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Mars Gives Opportunity a Whirl
I love being surprised by a picture.
I first saw the photo above when my friend Bobak Ferdowsi tweeted a link to it, having seen it himself on the RidingWithRobots Twitter feed. When I saw it, I literally gasped. It’s a view from the Opportunity rover on Mars, showing a dust devil whipping across the floor of a huge crater.
Oh my, yes. Let me explain.
I write a lot about the Curiosity Mars rover, of course, the powerful mobile science lab currently moving across the surface of the red planet. But don’t forget about Opportunity, a smaller but no less successful and ambitious rover that is still going strong after an astonishing 12 full years on Mars.
Right now Opportunity is skirting the rim wall of Endeavour crater, a 22 kilometer impact feature. From orbit, measurements show the presence of phyllosilicates in the crater rim rocks—minerals that form when water is present; more evidence that long ago, Mars was wet. Opportunity has been poking around this area for quite some time to see for itself what it can find.
Carved out along the western rim of the crater is a notch, named Marathon Valley, which runs east-west for about 300 meters and is a few dozen meters wide. Opportunity is inside that valley, investigating the northern and southern walls.
It was commanded to make a steep ascent along one of the ridges marking the edge of the valley, but after many attempts, the wheels simply couldn’t get enough traction to move Opportunity up the ridge. Engineers commanded it to backtrack and try a different route.
Looking back down over ground it had already covered, facing toward the interior crater, Opportunity caught the scene in the photo above. You can see the disturbed surface where the six wheels dug in, and the rolling hills in the valley. Past that is the floor of the crater … and the whirling, towering dust devil.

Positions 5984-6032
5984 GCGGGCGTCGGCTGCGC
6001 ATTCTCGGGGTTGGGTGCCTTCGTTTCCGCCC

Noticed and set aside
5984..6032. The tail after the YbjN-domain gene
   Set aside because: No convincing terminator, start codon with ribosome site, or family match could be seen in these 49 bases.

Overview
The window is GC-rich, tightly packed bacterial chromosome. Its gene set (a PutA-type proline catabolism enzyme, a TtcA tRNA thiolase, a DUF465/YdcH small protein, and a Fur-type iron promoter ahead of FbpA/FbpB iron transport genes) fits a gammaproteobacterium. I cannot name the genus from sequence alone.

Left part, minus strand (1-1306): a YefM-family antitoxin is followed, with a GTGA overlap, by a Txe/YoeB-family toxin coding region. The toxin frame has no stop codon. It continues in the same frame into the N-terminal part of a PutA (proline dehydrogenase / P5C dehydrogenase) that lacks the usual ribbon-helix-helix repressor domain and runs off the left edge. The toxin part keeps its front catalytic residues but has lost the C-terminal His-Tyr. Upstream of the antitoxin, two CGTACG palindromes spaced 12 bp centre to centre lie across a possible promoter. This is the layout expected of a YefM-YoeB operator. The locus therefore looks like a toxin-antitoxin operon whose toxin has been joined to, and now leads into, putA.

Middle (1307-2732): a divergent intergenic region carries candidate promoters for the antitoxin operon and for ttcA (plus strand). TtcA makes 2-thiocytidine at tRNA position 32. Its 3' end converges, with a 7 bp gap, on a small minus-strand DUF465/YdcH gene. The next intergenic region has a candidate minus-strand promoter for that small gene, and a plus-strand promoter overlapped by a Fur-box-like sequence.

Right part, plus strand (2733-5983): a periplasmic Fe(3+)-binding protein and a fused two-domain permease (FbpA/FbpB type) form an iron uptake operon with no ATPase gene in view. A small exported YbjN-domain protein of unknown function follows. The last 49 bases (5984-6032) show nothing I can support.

Mars has an atmosphere, but it’s thin, less than one percent the pressure of Earth’s air at sea level. But it’s enough to move around, make wind. If a horizontal air flow passes over a warmer section of ground, a rolling vortex of air can be formed. The rising air lifts it up, making it vertical, and you get a dust devil. These look like tornadoes, but dust devils are far weaker, and form from the ground up, while tornadoes drop down from the bottoms of clouds.
Opportunity has two cameras side by side in its navigation camera, to provide stereoscopic views. Each took a shot of the dust devil, and I combined them into a flicker animation, which gives a bit of illusion of depth. You can see the topography of the shot a little better:
Dust devils are frequently seen on Mars. Besides capable of creating almost unbelievable calligraphy on the Martian surface as lighter dust is swept away, revealing darker rock underneath, dust devils have been a boon to Opportunity: They clear the accumulated dust off the rover’s solar panels, giving it a boost in power. This was unexpected when the rovers were sent, but accepted gratefully by mission engineers.
So dust devils are a kind of good luck charm for the rover team. But they’re more than that to me ...
When I read about water on Mars a billion years ago, and rovers poking at sedimentary and metamorphic rocks altered by that water, it feels a little bit like finding fossils; fascinating and fun but a reminder that Mars used to be a happening place.
But it still is. Those dust devils are a reminder that Mars isn’t some dead world, it’s still an active one. Maybe the pace has slowed over the past eon or two, but there’s still a lot to see and explore. Opportunity proves that every day.